4. Use common sense with social networking.
Facebook, LinkedIn, and other social networking sites have become valuable tools for building business contacts and for online collaboration and recruiting. But they're also places where whalers go to gather information that they can use in attacks.
"The criminals behind whaling are doing their research on company websites, finding key individuals to pose as and following up their research on Facebook and LinkedIn to make the phishing emails more personal," says independent consultant Siciliano.
Some companies ban business use of social networking outright. For example, Ocean Bank doesn't allow employees to use sites such as Facebook and YouTube for any work purposes, and it blocks access to these sites from its corporate network. When people need access to social networking sites from work, they must first gain permission from the information security department, says Ocean Bank's Pinon. This applies even to senior executives.
For most organizations, blocking or curbing social media activity is not realistic. Still, there are things you can do to avoid helping out the whalers. As websites such as LinkedIn recommend, don't link to people you don't know or trust whoever sends an invite, even if it sounds like a potential customer or business partner.
Be sensible about what you post: "Not revealing too much information on the publicly visible portions of social networking profiles can help significantly," says Intrepidus's Belani. "If an attacker is able to determine from someone's Facebook profile -- without being connected as a friend -- where they grew up, their marital status, date of birth, etc., they can craft a message that is very appealing and win over their confidence easily to act on the email link."
Practice safe browsing to avoid viruses and keystroke-capture programs, says SystemExperts' Gossels: Keep your antivirus/malware detection software up to date, keep your browser updated to automatically block known attacks and known bad sites, separate work and play (consider using a separate browser for each), and if you must download content be sure to scan it for malware before running it.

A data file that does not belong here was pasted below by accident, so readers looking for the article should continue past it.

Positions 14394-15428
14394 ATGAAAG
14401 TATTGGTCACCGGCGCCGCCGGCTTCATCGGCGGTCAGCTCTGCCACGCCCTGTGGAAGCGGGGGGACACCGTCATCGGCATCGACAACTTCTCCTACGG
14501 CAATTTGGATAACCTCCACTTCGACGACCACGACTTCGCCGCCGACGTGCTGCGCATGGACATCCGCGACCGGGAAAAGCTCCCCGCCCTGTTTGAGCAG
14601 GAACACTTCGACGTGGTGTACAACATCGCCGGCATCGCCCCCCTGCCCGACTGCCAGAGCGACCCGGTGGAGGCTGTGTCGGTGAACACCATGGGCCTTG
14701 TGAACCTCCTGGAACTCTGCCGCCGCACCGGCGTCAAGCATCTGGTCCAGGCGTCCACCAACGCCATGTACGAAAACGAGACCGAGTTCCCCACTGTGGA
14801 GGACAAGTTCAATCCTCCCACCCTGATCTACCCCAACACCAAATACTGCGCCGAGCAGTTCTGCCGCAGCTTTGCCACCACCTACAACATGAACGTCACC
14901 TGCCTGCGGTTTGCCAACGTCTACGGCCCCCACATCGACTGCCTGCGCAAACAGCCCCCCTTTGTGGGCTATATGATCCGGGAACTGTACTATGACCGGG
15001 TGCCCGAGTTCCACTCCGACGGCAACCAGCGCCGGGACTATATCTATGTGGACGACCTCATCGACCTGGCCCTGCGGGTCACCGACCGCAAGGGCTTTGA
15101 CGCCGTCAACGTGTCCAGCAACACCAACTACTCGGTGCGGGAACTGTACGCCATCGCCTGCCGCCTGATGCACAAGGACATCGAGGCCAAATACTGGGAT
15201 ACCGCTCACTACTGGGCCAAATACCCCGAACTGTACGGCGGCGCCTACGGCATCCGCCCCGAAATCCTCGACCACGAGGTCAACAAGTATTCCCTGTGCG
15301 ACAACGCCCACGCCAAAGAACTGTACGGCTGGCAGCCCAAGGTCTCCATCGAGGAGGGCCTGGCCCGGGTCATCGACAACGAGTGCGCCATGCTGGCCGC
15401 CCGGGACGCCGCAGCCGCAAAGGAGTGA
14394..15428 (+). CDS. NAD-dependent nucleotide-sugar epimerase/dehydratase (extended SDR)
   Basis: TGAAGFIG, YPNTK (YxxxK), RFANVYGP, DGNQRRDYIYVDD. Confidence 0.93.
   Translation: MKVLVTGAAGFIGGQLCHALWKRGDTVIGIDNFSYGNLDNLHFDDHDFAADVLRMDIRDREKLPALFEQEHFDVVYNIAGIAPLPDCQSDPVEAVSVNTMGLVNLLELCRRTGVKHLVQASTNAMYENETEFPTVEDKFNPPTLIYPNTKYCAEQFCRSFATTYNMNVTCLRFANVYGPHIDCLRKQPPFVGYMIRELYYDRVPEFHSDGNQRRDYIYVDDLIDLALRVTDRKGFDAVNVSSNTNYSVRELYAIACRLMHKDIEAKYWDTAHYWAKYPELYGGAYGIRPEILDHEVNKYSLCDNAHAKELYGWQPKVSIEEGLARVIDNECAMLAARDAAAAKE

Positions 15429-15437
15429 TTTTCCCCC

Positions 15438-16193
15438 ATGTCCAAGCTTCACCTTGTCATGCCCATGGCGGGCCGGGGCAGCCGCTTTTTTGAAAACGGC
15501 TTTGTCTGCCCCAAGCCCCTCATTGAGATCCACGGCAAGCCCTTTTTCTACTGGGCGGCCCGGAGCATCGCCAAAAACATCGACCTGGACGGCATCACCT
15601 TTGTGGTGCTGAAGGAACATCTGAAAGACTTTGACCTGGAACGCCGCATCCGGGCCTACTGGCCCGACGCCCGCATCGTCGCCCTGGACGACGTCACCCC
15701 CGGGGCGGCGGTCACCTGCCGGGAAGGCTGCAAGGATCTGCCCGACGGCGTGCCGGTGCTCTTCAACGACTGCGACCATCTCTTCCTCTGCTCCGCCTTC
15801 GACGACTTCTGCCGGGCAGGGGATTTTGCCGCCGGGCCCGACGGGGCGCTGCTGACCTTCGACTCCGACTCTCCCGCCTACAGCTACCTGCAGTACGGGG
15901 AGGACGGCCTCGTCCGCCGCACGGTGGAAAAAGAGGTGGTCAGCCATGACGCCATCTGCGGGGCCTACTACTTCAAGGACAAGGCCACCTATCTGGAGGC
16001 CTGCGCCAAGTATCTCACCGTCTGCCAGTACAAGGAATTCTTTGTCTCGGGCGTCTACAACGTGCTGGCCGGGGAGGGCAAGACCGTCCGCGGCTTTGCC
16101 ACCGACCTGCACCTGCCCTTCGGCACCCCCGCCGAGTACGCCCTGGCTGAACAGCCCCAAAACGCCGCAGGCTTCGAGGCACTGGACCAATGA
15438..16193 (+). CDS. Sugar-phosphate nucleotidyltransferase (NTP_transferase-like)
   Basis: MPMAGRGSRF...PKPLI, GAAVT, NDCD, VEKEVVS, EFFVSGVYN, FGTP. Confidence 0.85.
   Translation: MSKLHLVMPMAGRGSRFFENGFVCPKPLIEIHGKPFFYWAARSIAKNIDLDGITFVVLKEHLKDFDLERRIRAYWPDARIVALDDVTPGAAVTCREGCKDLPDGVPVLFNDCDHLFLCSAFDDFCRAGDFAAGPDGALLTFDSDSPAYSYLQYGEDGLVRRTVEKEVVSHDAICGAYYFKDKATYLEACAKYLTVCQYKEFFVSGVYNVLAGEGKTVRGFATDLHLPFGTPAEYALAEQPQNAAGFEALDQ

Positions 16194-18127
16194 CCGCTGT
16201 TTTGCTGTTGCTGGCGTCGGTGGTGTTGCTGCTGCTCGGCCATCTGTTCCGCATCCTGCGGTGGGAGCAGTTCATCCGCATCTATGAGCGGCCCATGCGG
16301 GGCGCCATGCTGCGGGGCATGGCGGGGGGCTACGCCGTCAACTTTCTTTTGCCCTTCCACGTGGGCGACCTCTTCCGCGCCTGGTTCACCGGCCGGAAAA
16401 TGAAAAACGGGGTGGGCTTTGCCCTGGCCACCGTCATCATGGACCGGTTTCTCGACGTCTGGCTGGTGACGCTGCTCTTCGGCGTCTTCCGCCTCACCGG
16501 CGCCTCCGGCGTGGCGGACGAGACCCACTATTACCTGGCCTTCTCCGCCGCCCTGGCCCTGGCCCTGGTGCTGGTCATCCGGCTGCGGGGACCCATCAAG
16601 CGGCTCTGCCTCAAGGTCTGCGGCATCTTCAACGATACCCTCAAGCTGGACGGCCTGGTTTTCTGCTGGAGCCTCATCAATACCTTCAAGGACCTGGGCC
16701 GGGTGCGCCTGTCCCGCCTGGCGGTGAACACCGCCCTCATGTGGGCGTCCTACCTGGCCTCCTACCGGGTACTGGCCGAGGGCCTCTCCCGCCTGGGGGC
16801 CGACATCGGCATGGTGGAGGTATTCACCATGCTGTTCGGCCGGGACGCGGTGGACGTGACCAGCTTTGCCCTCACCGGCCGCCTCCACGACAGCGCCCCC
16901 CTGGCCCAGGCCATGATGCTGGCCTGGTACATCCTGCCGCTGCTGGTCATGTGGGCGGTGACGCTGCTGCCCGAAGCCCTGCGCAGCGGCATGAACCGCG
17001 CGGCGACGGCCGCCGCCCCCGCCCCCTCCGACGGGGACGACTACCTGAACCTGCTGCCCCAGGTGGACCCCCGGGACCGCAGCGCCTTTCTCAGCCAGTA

5. Use security technology to help thwart attacks.
Sure, whalers can get around some security systems. But companies should still take advantage of the capabilities of available security technology such email-embedded digital signatures. The use of digitally signed email allows people to create their own trusted contacts and can increase the privacy of the their emails, says Sonalyst's McCusker. Other security tools, such as spam filters, firewalls, and intrusion detection and prevention systems, can help incrementally reduce the threat, he says.
Event aggregation and correlation products can be used to identify whaling and related behavioral activities. Emerging intelligent response tools such as Mandiant's Intelligent Response agent can help minimize the impact of a whaling attack after it occurs.
"Response technologies provide actionable and collective intelligence that can increase an organization's ability to mitigate whaling-based attacks and decrease the time to recover their critical business processes [and] decrease their chances for reinfection after the first attack," McCusker says.
Some security products such as firewalls can be fine-tuned with additional rule sets to look out for potential whaling activities and other suspicious anomalies, McCusker says. Security forensics systems can also be used to analyze what took place during an attack, so companies can be aware of an ongoing attempt to compromise corporate systems, he says.
But as InfoWorld's security columnist Roger A. Grimes notes, you can't rely on automated security tools to safeguard your user, information, and network -- you have to do hands-on investigation and monitoring as well.
Whaling is a serious threat that preys on users' benign faith
Experts say whaling should be taken seriously as a threat. "Most of us go through life feeling that we are anonymous -- just another face in a crowd, and that no one is specifically watching us," says SystemExperts' Gossels. "Whaling preys on that human trait. It takes only seconds to learn names, roles, email addresses, and phone numbers. Suddenly, someone is capable of watching you and you don't know it."
To reduce the chances of being whaling victims, those in key roles need to recognize that they are potential targets and behave defensively.
This story, "How to stop your executives from being harpooned," was originally published at InfoWorld.com. Follow the latest developments in computer security at InfoWorld.com. For the latest developments in business technology news, follow InfoWorld.com on Twitter.